of the region bounded in the first quadrant by the x-axis, the y-axis, the line x = 1 and the
line whose equation is
y = x + 1.

Solution
y
6

Second moment =

Z
0

-x

(x + 1)4
(x + 1)4
dx =
2
10
"

#1

=
0

31
.
10

Note:
The second moment of a volume about a certain axis is closely related to its moment of
inertia about that axis. In fact, for a solid, with uniform density, , the Moment of Inertia
is times the second moment of volume, since multiplication by of elements of volume
converts them into elements of mass.
13.13.4 EXERCISES
1. Determine the second moment about a diameter of a circular disc with small thickness,
2. Determine the second moment, about the axis specified, for the volume of revolution of
(a) Bounded in the first quadrant by the x-axis, the y-axis and the curve whose equation
is
y = 1 2x2 .
Axis: The y-axis.
(b) Bounded in the first quadrant by the x-axis and the curve whose equation is
y 2 = sin x.
Axis: The x-axis.
7

(c) Bounded in the first quadrant by the x-axis, the y-axis, the line x = 1 and the
curve whose equation is
y = e2x .
Axis: The x-axis
(d) Bounded in the first quadrant by the x-axis, the y-axis, the line x = 1 and the
curve whose equation is
y = e2x .
Axis: The y-axis.
1.
a4 t
.
4
2. (a)

.
24
(b)
2
.
4
(c)
0.196, approximately.
(d)
0.337, approximately.

## JUST THE MATHS

UNIT NUMBER
13.14
INTEGRATION APPLICATIONS 14
(Second moments of a volume (B))
by
A.J.Hobson

13.14.1
13.14.2
13.14.3
13.14.4

## The parallel axis theorem

The radius of gyration of a volume
Exercises

## UNIT 13.14 - INTEGRATION APPLICATIONS 14

SECOND MOMENTS OF A VOLUME (B)
13.14.1 THE PARALLEL AXIS THEOREM
Suppose that Mg denotes the second moment of a given region, R, about an axis, g, through
its centroid.
Suppose also that Ml denotes the second moment of R about an axis, l, which is parallel to
the first axis and has a perpendicular distance of d from the first axis.

V
centroid

aa
@ a

r
d
l
@ aaa

rg@

aaa

aa

@@

g
l

Ml =

rl2 V and Mg =

rg2 V.

## But, from the Cosine Rule,

rl2 = rg2 + d2 2rg d cos(180 ) = rg2 + d2 + 2rg d cos .
Hence,
rl2 = rg2 + d2 + 2dh
1

and so
X
R

rl2 V =

rg2 V +

d2 V + 2d

hV.

## Finally, the expression

X

hV

represents the first moment of R about a plane through the centroid, which is perpendicular
to the plane containing l and g. Such first moment will be zero and hence,
M l = M g + V d2 .
EXAMPLE
Determine the second moment of a solid right-circular cylinder about one of its generators
(that is, a line in the surface, parallel to the central axis).
Solution

The second moment of the cylinder about the central axis was shown, in Unit 13.13, section
4
13.13.2, to be a2 h ; and, since this axis and the generator are a distance a apart, the required
second moment is given by
a4 h
3a4 h
+ (a2 h)a2 =
.
2
2
2

## 13.14.2 THE RADIUS OF GYRATION OF A VOLUME

Having calculated the second moment of a three-dimensional region about a certain axis, it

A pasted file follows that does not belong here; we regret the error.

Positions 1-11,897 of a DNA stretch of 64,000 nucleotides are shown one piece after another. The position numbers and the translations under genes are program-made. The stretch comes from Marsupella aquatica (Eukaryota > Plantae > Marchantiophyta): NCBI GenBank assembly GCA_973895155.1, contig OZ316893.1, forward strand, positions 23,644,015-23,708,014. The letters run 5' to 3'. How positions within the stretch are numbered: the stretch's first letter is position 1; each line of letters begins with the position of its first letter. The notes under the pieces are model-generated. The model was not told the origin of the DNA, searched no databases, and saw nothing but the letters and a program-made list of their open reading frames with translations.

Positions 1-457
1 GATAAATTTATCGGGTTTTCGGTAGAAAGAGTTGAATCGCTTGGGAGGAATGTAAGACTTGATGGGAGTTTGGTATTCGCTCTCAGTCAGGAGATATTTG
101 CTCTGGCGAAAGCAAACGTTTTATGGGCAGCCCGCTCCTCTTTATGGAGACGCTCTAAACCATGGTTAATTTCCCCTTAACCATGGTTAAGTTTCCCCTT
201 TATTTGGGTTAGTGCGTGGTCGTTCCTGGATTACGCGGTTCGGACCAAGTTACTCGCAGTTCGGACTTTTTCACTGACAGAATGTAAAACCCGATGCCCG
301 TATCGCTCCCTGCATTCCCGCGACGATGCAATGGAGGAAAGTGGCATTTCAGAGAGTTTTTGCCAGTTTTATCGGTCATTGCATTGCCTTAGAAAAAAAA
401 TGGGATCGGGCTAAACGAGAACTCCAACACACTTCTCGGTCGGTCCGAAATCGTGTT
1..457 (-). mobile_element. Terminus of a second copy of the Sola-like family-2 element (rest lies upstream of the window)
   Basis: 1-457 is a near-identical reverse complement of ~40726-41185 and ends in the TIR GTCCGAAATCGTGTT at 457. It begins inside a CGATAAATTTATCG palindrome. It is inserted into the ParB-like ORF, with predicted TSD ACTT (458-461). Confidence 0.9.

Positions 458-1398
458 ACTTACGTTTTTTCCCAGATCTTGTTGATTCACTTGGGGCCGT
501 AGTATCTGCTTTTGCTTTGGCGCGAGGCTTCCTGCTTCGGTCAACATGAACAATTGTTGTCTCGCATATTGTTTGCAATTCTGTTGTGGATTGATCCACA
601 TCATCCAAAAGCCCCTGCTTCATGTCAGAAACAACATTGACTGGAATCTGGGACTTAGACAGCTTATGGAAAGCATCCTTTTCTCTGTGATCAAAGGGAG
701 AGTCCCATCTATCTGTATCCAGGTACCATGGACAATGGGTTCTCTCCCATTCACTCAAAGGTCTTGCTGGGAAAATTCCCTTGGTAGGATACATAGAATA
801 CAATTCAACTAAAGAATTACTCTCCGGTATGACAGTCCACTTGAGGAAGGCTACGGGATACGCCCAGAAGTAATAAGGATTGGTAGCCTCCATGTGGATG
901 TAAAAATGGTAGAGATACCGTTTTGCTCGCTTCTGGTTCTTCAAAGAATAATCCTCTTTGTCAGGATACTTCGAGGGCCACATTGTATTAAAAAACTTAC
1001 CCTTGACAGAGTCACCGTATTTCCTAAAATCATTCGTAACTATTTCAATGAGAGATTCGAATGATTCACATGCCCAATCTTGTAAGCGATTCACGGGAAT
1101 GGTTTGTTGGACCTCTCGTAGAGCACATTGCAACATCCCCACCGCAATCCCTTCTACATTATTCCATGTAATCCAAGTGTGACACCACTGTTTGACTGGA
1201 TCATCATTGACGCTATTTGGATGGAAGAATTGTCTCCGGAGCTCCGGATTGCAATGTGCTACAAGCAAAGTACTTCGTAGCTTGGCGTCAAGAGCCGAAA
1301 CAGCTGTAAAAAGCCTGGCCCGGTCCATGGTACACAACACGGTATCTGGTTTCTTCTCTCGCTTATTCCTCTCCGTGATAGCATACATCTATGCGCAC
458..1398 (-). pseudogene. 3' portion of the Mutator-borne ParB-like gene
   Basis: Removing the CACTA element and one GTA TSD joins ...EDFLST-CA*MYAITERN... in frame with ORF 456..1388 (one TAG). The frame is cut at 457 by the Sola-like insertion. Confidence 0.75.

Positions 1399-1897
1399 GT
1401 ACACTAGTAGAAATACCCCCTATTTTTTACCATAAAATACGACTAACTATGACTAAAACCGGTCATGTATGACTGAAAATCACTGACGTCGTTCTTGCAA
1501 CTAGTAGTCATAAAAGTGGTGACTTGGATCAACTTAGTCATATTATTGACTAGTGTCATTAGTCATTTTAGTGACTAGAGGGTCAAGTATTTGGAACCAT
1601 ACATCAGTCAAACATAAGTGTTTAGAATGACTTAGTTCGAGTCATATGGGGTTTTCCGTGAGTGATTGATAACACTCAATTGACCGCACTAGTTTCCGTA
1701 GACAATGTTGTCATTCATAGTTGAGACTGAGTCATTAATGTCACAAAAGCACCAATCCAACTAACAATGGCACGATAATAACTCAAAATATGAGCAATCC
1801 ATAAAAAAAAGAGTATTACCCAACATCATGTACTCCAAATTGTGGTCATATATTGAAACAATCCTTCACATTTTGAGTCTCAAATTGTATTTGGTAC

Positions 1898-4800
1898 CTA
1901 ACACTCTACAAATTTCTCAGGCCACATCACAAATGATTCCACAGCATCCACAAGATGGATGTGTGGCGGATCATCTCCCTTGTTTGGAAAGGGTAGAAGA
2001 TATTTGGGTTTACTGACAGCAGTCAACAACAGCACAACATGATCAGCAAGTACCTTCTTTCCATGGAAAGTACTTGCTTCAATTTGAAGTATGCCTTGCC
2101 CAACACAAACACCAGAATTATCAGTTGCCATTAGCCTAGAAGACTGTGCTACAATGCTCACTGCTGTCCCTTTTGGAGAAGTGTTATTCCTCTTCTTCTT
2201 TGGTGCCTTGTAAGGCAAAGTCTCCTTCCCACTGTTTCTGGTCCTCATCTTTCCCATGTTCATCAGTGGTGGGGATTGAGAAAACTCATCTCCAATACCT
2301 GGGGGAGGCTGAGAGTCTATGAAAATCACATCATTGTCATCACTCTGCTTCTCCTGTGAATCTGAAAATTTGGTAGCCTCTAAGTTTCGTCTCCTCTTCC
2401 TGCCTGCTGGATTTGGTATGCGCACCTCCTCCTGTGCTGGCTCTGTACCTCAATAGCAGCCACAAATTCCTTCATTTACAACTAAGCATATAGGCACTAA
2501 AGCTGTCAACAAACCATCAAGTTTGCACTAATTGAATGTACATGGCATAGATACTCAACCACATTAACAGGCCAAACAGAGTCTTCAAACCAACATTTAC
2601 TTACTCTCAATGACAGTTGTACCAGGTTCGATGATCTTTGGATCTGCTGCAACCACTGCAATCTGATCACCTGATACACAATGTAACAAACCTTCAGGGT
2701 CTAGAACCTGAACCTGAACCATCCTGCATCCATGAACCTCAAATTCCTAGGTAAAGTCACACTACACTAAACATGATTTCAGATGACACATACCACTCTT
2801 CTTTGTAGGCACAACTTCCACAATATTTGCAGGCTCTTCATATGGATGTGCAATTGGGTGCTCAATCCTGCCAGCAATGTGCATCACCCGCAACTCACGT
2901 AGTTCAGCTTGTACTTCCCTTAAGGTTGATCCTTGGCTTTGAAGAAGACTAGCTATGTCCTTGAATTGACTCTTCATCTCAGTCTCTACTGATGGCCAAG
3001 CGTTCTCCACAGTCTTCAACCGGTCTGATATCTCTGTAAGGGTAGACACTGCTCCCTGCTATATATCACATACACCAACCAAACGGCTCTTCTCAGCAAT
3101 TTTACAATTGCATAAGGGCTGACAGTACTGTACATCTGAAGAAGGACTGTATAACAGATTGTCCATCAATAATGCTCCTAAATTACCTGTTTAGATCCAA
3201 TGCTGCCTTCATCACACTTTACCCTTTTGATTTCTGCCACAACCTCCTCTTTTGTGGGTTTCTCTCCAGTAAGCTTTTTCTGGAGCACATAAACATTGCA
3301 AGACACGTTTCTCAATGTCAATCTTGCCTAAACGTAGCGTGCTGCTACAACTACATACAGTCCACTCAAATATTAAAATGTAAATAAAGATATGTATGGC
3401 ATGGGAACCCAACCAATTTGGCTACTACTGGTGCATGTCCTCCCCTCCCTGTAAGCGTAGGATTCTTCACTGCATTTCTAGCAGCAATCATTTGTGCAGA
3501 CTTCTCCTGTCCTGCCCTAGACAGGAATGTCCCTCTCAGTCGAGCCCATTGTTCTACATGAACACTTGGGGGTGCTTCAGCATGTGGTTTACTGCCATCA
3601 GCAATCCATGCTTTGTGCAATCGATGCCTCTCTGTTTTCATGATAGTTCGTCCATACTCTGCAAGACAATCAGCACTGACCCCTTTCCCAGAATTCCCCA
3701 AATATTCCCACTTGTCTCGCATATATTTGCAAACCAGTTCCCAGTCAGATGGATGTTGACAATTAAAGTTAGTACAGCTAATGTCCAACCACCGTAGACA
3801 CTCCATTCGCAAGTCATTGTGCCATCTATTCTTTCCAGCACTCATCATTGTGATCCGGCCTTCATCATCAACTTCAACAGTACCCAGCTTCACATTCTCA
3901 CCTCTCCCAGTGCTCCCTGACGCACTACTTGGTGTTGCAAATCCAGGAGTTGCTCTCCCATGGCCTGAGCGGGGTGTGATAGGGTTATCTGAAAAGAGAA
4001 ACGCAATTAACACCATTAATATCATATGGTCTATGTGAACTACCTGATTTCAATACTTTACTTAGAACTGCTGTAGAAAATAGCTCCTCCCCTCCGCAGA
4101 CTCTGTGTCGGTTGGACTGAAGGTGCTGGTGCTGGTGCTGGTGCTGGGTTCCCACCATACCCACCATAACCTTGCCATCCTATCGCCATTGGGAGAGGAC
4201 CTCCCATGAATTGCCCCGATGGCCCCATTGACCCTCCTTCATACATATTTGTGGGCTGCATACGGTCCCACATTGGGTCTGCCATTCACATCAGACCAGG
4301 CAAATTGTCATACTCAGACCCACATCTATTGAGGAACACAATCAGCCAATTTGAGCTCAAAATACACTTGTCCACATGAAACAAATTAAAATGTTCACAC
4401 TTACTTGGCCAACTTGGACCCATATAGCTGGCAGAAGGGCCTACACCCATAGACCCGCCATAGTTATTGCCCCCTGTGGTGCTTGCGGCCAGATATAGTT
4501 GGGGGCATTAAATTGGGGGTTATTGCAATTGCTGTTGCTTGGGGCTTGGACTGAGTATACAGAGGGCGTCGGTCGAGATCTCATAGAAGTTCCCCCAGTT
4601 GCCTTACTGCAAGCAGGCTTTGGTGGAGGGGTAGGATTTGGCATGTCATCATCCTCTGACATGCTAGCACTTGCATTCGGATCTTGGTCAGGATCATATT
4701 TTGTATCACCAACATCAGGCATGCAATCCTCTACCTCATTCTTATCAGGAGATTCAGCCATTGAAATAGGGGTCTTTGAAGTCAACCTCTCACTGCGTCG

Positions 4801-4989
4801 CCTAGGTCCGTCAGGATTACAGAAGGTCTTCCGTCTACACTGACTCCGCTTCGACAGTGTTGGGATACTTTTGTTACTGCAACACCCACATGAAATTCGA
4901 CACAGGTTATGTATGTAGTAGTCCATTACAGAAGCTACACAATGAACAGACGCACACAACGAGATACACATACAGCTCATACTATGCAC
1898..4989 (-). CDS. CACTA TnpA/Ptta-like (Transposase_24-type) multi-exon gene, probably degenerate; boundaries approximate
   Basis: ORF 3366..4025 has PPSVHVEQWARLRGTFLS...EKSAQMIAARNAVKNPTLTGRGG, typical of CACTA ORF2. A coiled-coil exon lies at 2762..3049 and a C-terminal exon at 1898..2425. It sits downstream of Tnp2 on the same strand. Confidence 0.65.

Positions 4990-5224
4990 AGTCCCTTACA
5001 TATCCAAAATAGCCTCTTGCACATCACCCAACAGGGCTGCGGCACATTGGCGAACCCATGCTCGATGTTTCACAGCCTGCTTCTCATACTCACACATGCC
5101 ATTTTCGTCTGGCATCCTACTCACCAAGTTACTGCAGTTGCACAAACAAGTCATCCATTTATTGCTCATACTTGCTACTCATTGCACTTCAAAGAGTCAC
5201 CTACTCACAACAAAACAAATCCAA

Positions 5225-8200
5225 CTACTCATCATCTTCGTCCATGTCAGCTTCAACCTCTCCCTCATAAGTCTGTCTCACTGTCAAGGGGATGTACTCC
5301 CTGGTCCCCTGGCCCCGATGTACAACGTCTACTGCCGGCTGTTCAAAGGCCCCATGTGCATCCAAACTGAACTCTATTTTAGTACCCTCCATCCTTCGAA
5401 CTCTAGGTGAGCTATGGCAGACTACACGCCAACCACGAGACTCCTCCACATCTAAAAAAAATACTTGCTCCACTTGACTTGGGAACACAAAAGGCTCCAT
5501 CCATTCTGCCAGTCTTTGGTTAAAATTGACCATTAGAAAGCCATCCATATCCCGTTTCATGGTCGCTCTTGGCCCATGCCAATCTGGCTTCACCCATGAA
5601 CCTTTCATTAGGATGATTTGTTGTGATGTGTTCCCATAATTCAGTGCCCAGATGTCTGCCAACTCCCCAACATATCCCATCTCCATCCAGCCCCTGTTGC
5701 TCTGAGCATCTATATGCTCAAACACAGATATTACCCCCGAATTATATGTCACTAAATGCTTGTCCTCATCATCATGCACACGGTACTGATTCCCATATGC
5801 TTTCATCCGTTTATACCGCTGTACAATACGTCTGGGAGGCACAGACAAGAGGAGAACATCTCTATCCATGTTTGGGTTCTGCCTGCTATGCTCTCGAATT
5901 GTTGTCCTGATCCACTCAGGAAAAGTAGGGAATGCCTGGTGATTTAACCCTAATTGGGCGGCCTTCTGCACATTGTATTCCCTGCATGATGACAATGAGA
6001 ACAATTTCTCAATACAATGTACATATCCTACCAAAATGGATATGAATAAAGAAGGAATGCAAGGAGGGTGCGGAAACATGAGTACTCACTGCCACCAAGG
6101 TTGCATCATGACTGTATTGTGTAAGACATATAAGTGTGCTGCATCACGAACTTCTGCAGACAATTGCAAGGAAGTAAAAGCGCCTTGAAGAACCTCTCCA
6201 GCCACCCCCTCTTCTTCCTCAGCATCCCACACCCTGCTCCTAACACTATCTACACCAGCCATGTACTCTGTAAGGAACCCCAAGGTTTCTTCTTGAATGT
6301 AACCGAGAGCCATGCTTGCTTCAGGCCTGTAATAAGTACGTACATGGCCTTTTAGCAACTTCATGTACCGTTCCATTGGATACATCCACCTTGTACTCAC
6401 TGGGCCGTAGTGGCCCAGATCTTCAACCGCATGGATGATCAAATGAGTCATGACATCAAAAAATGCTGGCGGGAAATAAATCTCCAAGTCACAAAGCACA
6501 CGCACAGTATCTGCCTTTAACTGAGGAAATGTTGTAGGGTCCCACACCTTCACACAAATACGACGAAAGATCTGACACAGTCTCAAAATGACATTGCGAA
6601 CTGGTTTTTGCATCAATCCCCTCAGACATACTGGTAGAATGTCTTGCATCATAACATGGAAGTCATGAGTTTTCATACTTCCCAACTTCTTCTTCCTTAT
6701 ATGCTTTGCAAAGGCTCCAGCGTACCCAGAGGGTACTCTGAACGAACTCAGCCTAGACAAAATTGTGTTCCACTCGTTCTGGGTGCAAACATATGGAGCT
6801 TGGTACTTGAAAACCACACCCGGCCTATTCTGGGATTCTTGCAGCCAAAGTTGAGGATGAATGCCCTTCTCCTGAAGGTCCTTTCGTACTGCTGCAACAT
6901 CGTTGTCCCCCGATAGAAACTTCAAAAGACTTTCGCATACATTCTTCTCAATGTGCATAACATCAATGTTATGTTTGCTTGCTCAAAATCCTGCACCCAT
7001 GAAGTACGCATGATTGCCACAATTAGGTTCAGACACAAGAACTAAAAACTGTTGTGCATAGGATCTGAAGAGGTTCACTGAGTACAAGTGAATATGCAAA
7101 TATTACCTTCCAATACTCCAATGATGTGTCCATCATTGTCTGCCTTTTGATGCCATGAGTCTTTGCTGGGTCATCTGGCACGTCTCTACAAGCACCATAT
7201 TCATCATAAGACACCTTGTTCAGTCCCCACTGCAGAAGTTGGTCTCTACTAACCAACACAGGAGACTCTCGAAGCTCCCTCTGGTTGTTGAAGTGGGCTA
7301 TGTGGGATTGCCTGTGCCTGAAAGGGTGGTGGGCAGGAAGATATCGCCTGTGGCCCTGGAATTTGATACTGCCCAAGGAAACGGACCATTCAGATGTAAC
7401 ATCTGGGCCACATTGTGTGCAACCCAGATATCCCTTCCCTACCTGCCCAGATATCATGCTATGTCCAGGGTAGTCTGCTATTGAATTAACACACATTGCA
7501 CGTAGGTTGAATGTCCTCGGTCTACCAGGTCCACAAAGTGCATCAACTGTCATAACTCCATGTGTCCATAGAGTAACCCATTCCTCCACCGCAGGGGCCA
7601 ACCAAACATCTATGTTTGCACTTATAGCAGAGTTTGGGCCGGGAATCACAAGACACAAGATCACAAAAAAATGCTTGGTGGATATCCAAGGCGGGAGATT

is possible to determine a positive value, k, with the property that the second moment about
the axis is given by V k 2 , where V is the total volume of the region.
We simply divide the value of the second moment by V in order to obtain the value of k 2
and hence, the value of k.
The value of k is called the radius of gyration of the given region about the given axis.
Note:
The radius of gyration effectively tries to concentrate the whole volume at a single point
for the purposes of considering second moments; but, unlike a centroid, this point has no
specific location.
EXAMPLES
1. Determine the radius of gyration of a solid right-circular cylinder with height, h, and
radius, a, about (a) its own axis and (b) one of its generators.
Solution

## Using earlier examples,

together with the volume,
V = a2 h,qthe required radii of
q
q
4
4
gyration are (a) a2 h a2 h = a2 and (b) 3a2 h a2 h = a 32 .
2. Determine the radius of gyration of the volume of revolution about the x-axis of the
region, bounded in the first quadrant by the x-axis, the y-axis, the line x = 1 and the
line whose equation is
y = x + 1.

Solution
y
6

-x

From Unit 13.13, section 13.13.3, the second moment about the given axis is
The volume itself is given by
Z
0

(x + 1)3
(x + 1) dx =
3
"

#1

Hence,
k2 =

31
3
93

= .
10
7
70

That is,
s

k=

93
' 1.15
70

=
0

7
.
3

31
.
10

13.14.3 EXERCISES
1. Determine the radius of gyration of a hollow cylinder with internal radius, a, and
(a) its central axis;
(b) a generator lying in its outer surface.
(a) its base-diameter;
(b) an axis through its centroid, parallel to its base-diameter.
3. For a solid right-circular cylinder with height, h, and radius, a, determine the radius of
(a) a diameter of one end;
(b) an axis through the centroid, perpendicular to the axis of the cylinder.
4. For a solid right-circular cone with height, h, and base-radius, a, determine the radius
(a) the axis of the cone;
(b) a line through the vertex, perpendicular to the axis of the cone;
(c) a line through the centroid, perpendicular to the axis of the cone.

1. (a)
s

a2 + b 2
;
2

(b)
s

3b2 + a2
.
2

2. (a)
s

2
;
5

(b)
s

173
.
320

3. (a)
s

3a2 + 4h2
;
12

3a2 + 7h2
.
12

(b)

4. (a)
s

3
;
10

(b)
s

3a2 3h2
+
;
20
5

3a2 3h2
+
.
20
80

(c)

## JUST THE MATHS

UNIT NUMBER
13.15
INTEGRATION APPLICATIONS 15
(Second moments of a surface of revolution)
by
A.J.Hobson

13.15.1
13.15.2
13.15.3
13.15.4
13.15.5

Introduction
Integration formulae for second moments
The radius of gyration of a surface of revolution
Exercises

## UNIT 13.15 - INTEGRATION APPLICATIONS 15

SECOND MOMENTS OF A SURFACE OF REVOLUTION